1. As stated in my old comment above, the point is to let you fell good about voting for who you want to win, which is after all what Democracy is supposed to be all about. I see no downside in this.

  4. “... if everyone followed my advice the President would be the person who the most people actually want to be president. This strikes me as a very defensible result.”

    Ah, I wish I’d seen this sooner. The conclusion you claim is not quite right.

    If everyone follows your advice the winner will be the person with the largest minority; they may well be the person whom “THE MOST people” actually don’t want.

    Any rational voter needs to consider all the facts; including the likelihood of their preference winning, and worst-case scenarios. If the worst case is not too bad, then a rational person can vote accordingly. In that situation your idealism is reasonably rational.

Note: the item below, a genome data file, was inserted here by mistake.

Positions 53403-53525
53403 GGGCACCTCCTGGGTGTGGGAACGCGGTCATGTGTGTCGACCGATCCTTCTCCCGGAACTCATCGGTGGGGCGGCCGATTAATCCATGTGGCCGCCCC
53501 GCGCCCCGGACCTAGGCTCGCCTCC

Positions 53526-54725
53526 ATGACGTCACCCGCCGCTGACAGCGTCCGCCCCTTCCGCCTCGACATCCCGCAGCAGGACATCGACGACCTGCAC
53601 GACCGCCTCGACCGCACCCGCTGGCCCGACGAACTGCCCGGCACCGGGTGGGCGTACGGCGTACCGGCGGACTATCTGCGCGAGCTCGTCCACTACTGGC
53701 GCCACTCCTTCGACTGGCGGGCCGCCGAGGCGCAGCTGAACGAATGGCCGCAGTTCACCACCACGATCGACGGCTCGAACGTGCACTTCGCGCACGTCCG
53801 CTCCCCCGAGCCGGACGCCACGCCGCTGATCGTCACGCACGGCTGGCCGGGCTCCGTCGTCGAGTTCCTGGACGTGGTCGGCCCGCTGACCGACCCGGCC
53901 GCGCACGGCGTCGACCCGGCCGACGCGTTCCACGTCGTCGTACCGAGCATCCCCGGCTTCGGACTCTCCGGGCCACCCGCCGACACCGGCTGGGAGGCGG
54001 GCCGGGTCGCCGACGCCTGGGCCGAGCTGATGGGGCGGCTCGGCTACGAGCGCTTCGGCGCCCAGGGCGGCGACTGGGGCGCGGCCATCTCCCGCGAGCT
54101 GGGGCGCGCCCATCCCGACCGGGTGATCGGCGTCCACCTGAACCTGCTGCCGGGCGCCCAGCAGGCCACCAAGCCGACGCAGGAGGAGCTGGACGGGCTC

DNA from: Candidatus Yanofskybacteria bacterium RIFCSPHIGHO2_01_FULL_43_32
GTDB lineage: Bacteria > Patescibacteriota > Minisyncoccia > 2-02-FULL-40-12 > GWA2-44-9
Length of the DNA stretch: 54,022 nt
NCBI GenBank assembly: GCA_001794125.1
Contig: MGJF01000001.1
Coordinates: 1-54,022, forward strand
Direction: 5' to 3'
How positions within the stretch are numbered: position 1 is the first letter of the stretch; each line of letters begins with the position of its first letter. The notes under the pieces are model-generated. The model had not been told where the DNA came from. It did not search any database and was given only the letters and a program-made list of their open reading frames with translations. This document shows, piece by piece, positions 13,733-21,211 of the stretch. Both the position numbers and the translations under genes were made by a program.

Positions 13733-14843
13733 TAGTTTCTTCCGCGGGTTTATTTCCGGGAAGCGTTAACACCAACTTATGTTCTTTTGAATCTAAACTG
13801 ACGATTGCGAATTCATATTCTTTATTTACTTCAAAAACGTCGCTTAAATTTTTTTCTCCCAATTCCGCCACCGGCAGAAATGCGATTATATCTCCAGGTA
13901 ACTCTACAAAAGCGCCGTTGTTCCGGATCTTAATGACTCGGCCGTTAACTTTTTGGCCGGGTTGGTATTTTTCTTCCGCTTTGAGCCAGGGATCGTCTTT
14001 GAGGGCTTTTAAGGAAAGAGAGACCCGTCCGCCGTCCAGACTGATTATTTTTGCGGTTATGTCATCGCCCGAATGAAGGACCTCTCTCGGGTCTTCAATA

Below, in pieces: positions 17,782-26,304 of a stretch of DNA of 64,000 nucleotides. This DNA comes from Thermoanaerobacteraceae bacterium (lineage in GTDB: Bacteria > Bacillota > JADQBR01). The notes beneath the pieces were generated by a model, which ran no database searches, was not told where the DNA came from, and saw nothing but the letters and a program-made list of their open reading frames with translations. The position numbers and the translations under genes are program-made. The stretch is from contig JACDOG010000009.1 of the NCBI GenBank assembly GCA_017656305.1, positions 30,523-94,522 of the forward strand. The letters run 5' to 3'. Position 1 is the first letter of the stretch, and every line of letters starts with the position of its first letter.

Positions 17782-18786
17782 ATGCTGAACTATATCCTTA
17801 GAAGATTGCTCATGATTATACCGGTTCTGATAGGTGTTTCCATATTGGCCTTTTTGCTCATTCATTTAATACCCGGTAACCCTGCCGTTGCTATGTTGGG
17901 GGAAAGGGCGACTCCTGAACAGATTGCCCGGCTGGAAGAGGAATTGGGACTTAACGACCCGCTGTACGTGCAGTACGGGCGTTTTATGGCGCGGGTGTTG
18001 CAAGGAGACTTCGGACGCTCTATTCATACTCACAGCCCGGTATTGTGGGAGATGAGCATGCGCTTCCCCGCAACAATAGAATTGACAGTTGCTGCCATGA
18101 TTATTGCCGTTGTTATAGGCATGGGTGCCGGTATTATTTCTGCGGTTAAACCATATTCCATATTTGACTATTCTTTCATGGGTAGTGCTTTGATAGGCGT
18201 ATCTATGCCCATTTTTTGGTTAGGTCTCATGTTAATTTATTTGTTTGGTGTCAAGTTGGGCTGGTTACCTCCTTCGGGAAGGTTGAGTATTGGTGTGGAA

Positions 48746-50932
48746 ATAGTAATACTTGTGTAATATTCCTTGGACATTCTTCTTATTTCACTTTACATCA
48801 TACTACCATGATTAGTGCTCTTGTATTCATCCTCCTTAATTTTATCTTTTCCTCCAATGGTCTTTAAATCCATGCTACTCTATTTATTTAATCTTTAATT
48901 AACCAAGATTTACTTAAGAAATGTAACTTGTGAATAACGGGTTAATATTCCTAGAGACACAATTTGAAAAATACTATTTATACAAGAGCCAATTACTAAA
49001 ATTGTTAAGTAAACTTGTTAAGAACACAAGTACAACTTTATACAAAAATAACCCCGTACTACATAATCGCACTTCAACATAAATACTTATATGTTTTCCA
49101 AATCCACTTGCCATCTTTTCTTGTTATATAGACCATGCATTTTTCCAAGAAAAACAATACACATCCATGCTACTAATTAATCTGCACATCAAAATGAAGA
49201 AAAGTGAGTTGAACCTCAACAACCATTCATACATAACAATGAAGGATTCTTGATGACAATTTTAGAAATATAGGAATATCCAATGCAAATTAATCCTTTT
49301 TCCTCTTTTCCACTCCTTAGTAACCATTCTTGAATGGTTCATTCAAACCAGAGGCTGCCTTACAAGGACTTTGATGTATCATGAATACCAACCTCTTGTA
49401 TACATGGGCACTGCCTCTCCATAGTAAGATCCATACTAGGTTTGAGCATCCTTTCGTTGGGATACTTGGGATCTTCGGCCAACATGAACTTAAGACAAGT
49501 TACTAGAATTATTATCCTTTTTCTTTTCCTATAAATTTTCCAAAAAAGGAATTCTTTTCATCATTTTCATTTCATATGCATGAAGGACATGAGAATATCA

But if the worst case is something they recognize as truly horrendous, then a rational person will vote accordingly. Ignoring pertinent facts is idealistic and foolish; a rational, realistic person recognizes that mediocre is better than awful.

    This is merely a variation on the “prisoner’s dilemma”.

    sean s.